Payment of the amount agreed under the offer of composition may be sourced from dividends of the estate or by funds from the bankrupt themselves. Any fees or expenses incurred by the OA’s office in the administration of the bankruptcy need to be satisfied, as well as any preferential debts. Once the OA agrees to the High Court mediated offer of composition, the bankrupt is discharged from bankruptcy.
14 What are the creditors' rights after the closure of insolvency proceedings?
Unsecured creditors – not applicable.
Secured creditors – the status of secured debt will be dependent on the specific terms of the arrangement.
In bankruptcy, creditors cannot pursue the bankrupt for any existing debts after the date of adjudication (debts incurred by the bankrupt post-adjudication may be pursued normally); they must instead liaise directly with the OA. Once the bankrupt is discharged from their bankruptcy, which is after one year for the majority of cases (incidences of non-compliance etc. may extend this term for up to 15 years), all unsecured debts (including preferential debts) are discharged. The debts associated with secured creditors, where they exercise their option to rely on their security, will persist after the date of discharge. For secured creditors, the bankruptcy proceedings shall not affect their rights over the secured asset.
If the secured creditor has valued their security and claimed in the bankruptcy for the shortfall (as an unsecured debt), the portion remaining after payment of any dividends will be written off after discharge. It should be noted that, even if a secured creditor only exercises their option to rely on their security (and not claim for the shortfall in the bankruptcy), they will be unable to pursue the debtor for any shortfall after they are discharged from bankruptcy. In this scenario, the net effect of bankruptcy on a secured loan (or mortgage) is that any portion of the loan over and above the value of the linked asset (at the date of adjudication) is treated as an unsecured debt.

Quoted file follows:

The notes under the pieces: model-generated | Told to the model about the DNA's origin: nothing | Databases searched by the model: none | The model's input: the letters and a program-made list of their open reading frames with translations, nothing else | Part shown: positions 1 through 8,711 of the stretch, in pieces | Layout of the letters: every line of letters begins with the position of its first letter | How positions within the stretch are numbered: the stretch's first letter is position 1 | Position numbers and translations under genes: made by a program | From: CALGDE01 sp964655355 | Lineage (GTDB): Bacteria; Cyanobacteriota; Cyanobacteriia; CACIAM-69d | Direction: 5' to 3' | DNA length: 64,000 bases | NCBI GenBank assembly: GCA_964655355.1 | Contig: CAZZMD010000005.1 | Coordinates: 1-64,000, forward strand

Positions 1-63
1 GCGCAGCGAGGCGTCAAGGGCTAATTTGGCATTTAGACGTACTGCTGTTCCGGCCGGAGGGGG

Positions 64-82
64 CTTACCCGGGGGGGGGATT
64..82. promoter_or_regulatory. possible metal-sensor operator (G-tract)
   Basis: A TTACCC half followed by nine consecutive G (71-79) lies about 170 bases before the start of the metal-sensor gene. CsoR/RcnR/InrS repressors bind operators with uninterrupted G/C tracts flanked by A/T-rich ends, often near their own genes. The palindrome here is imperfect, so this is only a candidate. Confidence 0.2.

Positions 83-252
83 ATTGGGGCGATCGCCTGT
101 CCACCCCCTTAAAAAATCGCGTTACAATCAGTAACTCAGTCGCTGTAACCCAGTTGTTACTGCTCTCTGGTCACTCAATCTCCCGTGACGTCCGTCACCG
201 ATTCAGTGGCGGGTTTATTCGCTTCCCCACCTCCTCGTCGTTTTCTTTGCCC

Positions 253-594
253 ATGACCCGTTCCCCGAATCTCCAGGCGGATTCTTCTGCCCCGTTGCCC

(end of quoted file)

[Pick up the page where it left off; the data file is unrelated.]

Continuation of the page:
15 Who is to bear the costs and expenses incurred in the insolvency proceedings?
DSA or PIA: In insolvency proceedings, creditors generally bear the costs of the arrangement. PIP fees, as agreed with creditors at the time the arrangement is voted on and passed or on subsequent approval by court on a review, are deducted from available debtor funds. Where a creditor raises an objection to the issue of a PC or Arrangement, the creditor generally bears his or her own costs [x]. Where a creditor raises an objection to a proposed PIA, the creditor may apply to court for the award of costs if its objection is upheld [xi]. In the usual course of events costs follow the cause, i.e. the party whose actions incur the costs must pay them.
DRN: There are no costs involved in a DRN.
Creditors bear the costs of the bankruptcy, which are paid out of any funds available in the bankruptcy estate.
16 What are the rules relating to the voidness, voidability or unenforceability of legal acts detrimental to the general body of creditors?
Included under the conditions that a debtor has to meet before they can enter into insolvency proceedings is a provision that they must provide a complete and accurate statement of their financial affairs, and sign a statutory declaration confirming this information. The Personal Insolvency Practitioner (PIP) must also satisfy themselves that the debtor is being truthful, and has fully disclosed to them all pertinent information in relation to their financial situation. A creditor or PIP, or the ISI in respect of a DRN only, may apply to court to have an insolvency proceeding terminated under certain grounds provided for in the PI Act, including: